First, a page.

You can probably find a much more detailed explanation of the setup I'm talking about on the net, and maybe even have some of the problems I've mentioned solved.

Kamisama
March 26th, 2006, 10:23 PM
I wish my college teachers were that lenient.
Don't tell her who told you the information.

Roguesci or 4HV.ORG
are about the only places I know people know about EMPs.
totse, ehh.. it's not as good as it use to be.

Alexires
March 27th, 2006, 06:07 AM
Hmmm, I've seen the plans for that explosive EMP. I really doubt that they will let a high school student use that, but....

Why not just use a bank of capacitors to fire into a coil of wire? Wouldn't that generate an electromagnetic field? With enough energy, surely that would be the equivilent of an EMP? And by definition, it would be an EMP, a pulse of electromagnetic radiation.

Or, just after some brief searching have a look here.

http://www.eskimo.com/~bilb/freenrg/empweap.html
http://www.freepatentsonline.com/4845378.html

Or, here is a site with those plans on the explosive one...
http://www.abovetopsecret.com/pages/ebomb.html


Hope it helps somewhat...

Jacks Complete
March 27th, 2006, 05:02 PM
Any of the plans for "coin shrinkers" should be more than enough to frag anything electrical inside the coil.

j_dmillar
March 28th, 2006, 08:11 PM
This is just coming off the top of my head, but how about making an extremely powerful coilgun, usingJust throwing this off the top of my he bare wire and no barrel through the coil. Well, not bare wire, but wire with the insulation filed off on the inside of the coil. As it pulls the slug through the coil, the slug will progressivel short out more of the coil.

No idea if it would work, without further thought, this took less time to think of than to write down, but I figured I would get it out there to see if anyone could take it and turn it into something that makes sense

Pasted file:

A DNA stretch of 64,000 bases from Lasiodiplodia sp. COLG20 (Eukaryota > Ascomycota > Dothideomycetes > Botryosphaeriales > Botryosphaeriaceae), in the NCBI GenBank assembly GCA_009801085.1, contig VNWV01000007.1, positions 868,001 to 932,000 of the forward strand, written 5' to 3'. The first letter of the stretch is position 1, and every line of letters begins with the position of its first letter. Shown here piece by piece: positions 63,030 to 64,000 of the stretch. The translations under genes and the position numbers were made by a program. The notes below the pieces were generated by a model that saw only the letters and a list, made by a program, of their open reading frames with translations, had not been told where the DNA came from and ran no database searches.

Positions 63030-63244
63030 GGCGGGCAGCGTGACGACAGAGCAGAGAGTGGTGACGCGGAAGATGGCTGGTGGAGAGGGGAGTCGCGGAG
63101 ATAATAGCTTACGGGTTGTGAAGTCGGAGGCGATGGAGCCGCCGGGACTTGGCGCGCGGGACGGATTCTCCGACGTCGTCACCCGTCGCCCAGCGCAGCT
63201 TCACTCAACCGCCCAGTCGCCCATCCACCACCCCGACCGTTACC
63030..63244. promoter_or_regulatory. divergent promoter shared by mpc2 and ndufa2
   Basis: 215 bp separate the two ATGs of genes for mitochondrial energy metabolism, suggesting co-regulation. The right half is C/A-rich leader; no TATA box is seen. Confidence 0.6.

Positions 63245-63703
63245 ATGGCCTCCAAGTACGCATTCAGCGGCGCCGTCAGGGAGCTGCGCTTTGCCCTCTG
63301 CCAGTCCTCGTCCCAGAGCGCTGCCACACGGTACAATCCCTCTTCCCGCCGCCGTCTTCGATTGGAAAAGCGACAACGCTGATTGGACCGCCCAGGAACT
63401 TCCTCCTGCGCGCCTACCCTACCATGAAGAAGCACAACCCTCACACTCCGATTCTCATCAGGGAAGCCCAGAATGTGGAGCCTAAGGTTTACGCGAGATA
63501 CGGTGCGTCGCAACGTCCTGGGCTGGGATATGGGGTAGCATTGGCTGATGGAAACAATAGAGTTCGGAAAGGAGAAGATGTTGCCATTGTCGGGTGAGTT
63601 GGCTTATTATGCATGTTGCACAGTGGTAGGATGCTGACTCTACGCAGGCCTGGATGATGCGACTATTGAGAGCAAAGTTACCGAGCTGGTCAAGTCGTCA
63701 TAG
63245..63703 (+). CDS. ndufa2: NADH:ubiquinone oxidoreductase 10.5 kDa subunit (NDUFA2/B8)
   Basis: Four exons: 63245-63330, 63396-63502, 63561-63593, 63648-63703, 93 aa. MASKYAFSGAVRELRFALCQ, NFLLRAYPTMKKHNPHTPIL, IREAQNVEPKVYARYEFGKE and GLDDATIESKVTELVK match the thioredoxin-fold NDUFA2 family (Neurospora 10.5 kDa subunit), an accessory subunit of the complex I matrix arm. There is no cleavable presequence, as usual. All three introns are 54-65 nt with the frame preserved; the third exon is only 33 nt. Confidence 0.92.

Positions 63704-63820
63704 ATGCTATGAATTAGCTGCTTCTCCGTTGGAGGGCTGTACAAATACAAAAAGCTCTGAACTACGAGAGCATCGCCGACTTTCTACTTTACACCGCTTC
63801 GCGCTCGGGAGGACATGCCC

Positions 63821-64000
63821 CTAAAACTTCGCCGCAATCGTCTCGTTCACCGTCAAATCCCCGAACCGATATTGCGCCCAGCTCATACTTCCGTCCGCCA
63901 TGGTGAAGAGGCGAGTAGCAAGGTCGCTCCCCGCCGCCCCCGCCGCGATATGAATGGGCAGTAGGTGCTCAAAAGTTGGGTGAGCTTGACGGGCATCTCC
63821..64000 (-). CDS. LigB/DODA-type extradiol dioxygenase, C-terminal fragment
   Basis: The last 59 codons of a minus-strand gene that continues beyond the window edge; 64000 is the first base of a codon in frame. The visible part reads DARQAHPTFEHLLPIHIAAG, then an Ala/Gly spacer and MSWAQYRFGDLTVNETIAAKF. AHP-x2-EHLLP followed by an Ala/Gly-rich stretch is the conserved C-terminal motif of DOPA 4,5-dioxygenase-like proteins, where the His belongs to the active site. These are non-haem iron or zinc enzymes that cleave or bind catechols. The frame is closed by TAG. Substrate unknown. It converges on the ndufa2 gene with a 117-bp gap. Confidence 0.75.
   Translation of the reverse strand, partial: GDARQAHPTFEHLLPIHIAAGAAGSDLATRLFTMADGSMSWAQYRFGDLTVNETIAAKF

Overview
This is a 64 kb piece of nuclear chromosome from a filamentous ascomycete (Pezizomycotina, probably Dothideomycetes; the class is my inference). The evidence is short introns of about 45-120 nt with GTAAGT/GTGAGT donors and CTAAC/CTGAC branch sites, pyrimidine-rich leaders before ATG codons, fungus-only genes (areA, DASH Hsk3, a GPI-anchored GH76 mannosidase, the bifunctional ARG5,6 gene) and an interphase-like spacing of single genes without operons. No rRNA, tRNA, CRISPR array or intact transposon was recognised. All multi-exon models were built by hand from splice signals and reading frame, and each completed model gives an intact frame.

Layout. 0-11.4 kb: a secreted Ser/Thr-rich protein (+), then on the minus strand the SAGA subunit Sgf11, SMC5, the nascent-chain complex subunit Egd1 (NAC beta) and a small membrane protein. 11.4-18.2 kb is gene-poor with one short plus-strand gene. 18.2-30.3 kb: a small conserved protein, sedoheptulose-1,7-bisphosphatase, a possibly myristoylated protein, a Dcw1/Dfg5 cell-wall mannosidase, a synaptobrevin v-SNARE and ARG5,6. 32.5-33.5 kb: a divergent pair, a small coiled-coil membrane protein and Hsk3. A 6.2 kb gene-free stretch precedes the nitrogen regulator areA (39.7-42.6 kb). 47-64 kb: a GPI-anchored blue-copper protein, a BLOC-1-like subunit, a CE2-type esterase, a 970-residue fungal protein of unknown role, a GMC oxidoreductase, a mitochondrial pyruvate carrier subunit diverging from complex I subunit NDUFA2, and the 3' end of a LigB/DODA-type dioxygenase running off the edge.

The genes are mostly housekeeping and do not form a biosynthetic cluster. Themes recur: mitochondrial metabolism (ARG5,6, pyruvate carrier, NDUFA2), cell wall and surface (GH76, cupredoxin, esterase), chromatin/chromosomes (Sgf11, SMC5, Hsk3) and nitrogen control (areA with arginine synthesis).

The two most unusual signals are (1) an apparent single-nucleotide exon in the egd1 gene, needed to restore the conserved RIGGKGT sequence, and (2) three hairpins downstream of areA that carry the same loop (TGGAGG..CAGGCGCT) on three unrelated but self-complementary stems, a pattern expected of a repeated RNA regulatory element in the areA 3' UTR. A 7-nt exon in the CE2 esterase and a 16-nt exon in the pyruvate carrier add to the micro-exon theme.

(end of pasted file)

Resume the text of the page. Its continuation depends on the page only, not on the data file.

NightStalker
March 28th, 2006, 11:34 PM
http://events.ccc.de/congress/2005/wiki/RFID-Zapper(EN)

Made from a wire coil and a one-time use camera. How simple is that? :)

FUTI
March 29th, 2006, 07:28 AM
Has anyone a rough estimate how fast should that shorting out of the coil be to produce good result? Could a "bullet" from air-rifle passing through a coil with stripped wire insulation do the trick?

Jacks Complete
March 30th, 2006, 07:49 AM
The faster the better. Hence using explosives to destroy/switch the coils.

That article is very funny, especially the warnings at the end!

Chris The Great
May 3rd, 2006, 06:52 PM
It's simply a magnetic field and won't generate any substantial emp at all. It might erase your tapes but it won't send out the massive electro-magnetic field that a true EMP creates. A true EMP releases all of it's stored energy at once into the electromagnetic spectrum (ie, radio waves and the like) and doesn't just create a brief magnetic field as the device you have just described would.
Also, you have WAY to much copper wire, the capacitor won't discharge quickly enough... I'd say 50-500 turns would do.

Surprised this got past NBK...

nbk2000
May 3rd, 2006, 10:52 PM
He snuck it in while I was asleep.

But I'm awake now. :)

*RAWR!!...crackcrunch...slish...ploot* ;)